You live in this secure nation state because of the selfless soldier, Mr Bhatia

Wisdom and education are not necessarily two sides of the same coin.

If you ever wanted an example of how high education–Western education, that highly valued, albeit inflated, commodity in India–does not bring wisdom, one just have to read architect Gautam Bhatia’s downright disparaging and insensitive article on the National War Memorial in a leading newspaper early this week, titled: Don’t battle over new war memorial ; settle for old.’

The magnificent War Memorial at Drass

The author is supposedly educated in the United States and has also executed several projects in that country. He should know how the Americans honour the men and women in uniform, both dead and serving. ‘Thank You for serving,” is a common refrain in public spaces there when common citizens come across soldiers. First Class Passengers and service personnel board planes on priority in the US. Across Europe, nations as diverse as Belgium, the UK and even Turkey are commemorating and remembering the sacrifices made by millions of soldiers who died in World War I. 

More than 70,000 Indian soldiers died fighting that war in distant lands, a memory better preserved in Europe than in our own country. Sample what French Field Marshal Ferdinand Foch said about Indian soldiers in 1927 while inaugurating a War Memorial in Paris:”Return to your homes in the distant, sun-bathed East and proclaim how your countrymen drenched with their blood the cold northern land of France and Flanders, how they delivered it by their ardent spirit from the firm grip of a determined enemy; tell all India that we shall watch over their graves with the devotion due to all our dead. We shall cherish above all the memory of their example. They showed us the way; they made the first steps towards the final victory.”

But people like Gautam Bhatia will never bother to learn or understand what soldiering means. Despite his Western education, he is no better than the uncouth and uneducated minister from Bihar who had remarked last year, “Soldiers join the army to die.” At least we can give benefit of the doubt to the minister but when elites like Mr Bhatia write, ‘Aren’t soldiers who join the army, aware of the dangers of their tasks? Isn’t death the unfortunate but inevitable by  product of war?’ all that we can do is to pity his intellect. Or is MrBhatia driven to criticise the war memorial because he is not likely to be part of the project. Because twice in his article he laments the fact that an international consortium/a foreign architect  might undertake this project. Is this the main issue?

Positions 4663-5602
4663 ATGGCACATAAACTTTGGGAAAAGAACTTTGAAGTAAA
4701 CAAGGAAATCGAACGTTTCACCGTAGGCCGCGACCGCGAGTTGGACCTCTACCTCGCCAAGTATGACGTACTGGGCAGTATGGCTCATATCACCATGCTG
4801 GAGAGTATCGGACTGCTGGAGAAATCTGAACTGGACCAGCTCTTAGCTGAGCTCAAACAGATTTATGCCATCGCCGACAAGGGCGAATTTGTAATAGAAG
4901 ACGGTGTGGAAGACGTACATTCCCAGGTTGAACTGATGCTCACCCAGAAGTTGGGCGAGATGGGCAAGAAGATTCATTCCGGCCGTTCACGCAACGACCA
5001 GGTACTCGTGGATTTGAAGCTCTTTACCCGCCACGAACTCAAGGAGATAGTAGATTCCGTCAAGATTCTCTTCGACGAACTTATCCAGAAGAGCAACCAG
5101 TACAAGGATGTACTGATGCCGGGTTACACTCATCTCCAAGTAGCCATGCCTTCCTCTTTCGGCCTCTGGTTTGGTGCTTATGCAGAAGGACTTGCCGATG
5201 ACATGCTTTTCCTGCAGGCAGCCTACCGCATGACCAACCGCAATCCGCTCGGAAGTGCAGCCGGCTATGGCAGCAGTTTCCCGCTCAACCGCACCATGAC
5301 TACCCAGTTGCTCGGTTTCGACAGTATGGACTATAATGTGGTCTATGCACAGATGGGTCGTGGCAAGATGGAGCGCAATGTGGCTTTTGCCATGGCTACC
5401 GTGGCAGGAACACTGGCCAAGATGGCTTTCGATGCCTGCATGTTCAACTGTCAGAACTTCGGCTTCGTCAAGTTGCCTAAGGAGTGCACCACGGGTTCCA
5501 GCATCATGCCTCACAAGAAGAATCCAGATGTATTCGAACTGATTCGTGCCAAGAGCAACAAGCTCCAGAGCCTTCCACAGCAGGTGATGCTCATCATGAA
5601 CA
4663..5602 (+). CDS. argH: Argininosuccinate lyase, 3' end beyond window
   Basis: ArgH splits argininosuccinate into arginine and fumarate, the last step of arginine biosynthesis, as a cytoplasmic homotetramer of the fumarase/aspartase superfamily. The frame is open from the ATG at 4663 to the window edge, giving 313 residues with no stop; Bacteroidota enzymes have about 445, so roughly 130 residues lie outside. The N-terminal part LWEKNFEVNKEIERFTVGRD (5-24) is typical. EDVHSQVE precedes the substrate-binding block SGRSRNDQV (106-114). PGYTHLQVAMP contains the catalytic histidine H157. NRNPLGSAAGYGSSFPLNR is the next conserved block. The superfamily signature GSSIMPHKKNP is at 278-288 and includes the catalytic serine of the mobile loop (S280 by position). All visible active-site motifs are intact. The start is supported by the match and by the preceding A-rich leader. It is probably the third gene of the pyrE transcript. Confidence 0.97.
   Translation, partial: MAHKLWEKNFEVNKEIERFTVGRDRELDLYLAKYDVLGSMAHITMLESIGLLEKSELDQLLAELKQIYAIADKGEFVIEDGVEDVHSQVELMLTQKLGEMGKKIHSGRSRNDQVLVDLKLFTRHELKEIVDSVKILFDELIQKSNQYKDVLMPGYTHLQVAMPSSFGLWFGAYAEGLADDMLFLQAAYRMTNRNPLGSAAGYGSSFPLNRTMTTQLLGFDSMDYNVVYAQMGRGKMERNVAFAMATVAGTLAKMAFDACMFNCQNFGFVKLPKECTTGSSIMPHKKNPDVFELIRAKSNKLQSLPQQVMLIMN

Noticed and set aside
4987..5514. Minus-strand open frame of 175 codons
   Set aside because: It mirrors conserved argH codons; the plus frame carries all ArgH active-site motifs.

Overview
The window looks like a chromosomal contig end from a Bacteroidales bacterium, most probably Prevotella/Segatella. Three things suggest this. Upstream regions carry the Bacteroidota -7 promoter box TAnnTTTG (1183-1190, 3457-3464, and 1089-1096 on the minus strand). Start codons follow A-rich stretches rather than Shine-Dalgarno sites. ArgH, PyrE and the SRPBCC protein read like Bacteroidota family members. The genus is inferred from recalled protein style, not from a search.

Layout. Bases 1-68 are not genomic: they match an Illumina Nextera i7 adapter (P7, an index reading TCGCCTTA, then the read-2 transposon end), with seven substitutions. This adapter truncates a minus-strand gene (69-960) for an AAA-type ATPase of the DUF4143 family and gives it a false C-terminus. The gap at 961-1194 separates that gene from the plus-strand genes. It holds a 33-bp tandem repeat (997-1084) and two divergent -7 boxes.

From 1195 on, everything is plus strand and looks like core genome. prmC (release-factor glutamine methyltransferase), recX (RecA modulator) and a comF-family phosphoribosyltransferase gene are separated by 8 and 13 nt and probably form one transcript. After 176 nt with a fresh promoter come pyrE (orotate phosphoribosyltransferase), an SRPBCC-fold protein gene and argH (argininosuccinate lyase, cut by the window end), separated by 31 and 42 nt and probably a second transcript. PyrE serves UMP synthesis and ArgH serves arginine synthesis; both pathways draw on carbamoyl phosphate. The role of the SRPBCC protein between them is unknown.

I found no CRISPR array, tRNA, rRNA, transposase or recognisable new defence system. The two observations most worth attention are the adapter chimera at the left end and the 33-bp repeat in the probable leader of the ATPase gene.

Clearly, Mr Bhatia is literate but not educated because if he was, he would have known what the world wise political-military strategist, Chanakya had said centuries ago.

The Soldier

It essential to understand why the soldier (in the broader sense) is pivotal for the well being of a nation-state, Chanakya had told the king of Magadh: “The Mauryan soldier does not himself the Royal treasuries enrich nor does he the Royal granaries fill… The soldier only and merely ensures that… He is thus the very basis and silent, barely visible cornerstone of our fame, culture, physical well-being and prosperity; in short, of the entire nation building activity.”

The Indian nation state has, however, forgotten Chanakya’s advice. The Indian soldier today stands at the crossroads, confused about his status in the society and unsure about his own role in a nation led by “faux peaceniks” who will compromise national security for short-term gains like a Nobel Peace Prize. The havoc wrought by an indifferent polity and insensitive bureaucracy to India’s armed forces and changing societal norms, has hit the ordinary soldier hard.

The society no longer respects the soldier and his work in protecting the nation. They may pay lip service in times of crisis but that’s it. Bihar politician Bhim Singh’s utterly tasteless remark that “people join armed forces to die,” in the wake of the killing of five Indian soldiers on the line of control, is symptomatic of the bitter reality. Although forced to withdraw his remark, the Bihar politician symbolizes how a large section of Indian society view soldiering. Mr Bhatia, sadly, is also of the same ilk.

An Ultimate Weapon

A local politician, a thanedar, seems to command more clout in society today. This has often led to a loss of self-esteem among ordinary soldiers. A recent movie called Paan Singh Tomar depicted, in some measure, the humiliation that a soldier faces in the civilian environment, both while serving and after retirement from the armed forces.

And yet, from disaster relief in floods, tsunamis and earthquakes, to rescuing an infant prince from a deep tube well, and from quelling rioters in communal strife to being the last resort in internal counter-insurgency operations, the Indian Army is omnipresent. It is, what I have said time and again, India’s Brahmaastra — an ultimate weapon.

The versatility, adaptability, selfless attitude and resourcefulness of the Indian Army have allowed it to be what it is today: nation builders. Viewed in the context of India’s immediate and extended neighborhood, the Indian Army’s stellar role stands out in stark contrast to its counterparts in other countries.

Remember, Indian and Pakistani armies originated from the same source: the British Army. And yet, six decades since they parted ways, there couldn’t be a bigger dissimilarity in the way the two have evolved. As they say, India has an army while the Pakistani Army has a nation.

Despite India’s increasing dependence on the army to pull its chestnuts out of the fire time and again, the Indian Army has scrupulously remained apolitical. It has put down fissiparous and secessionist forces within India with great cost to itself over these 66 years. It has protected India from within and without.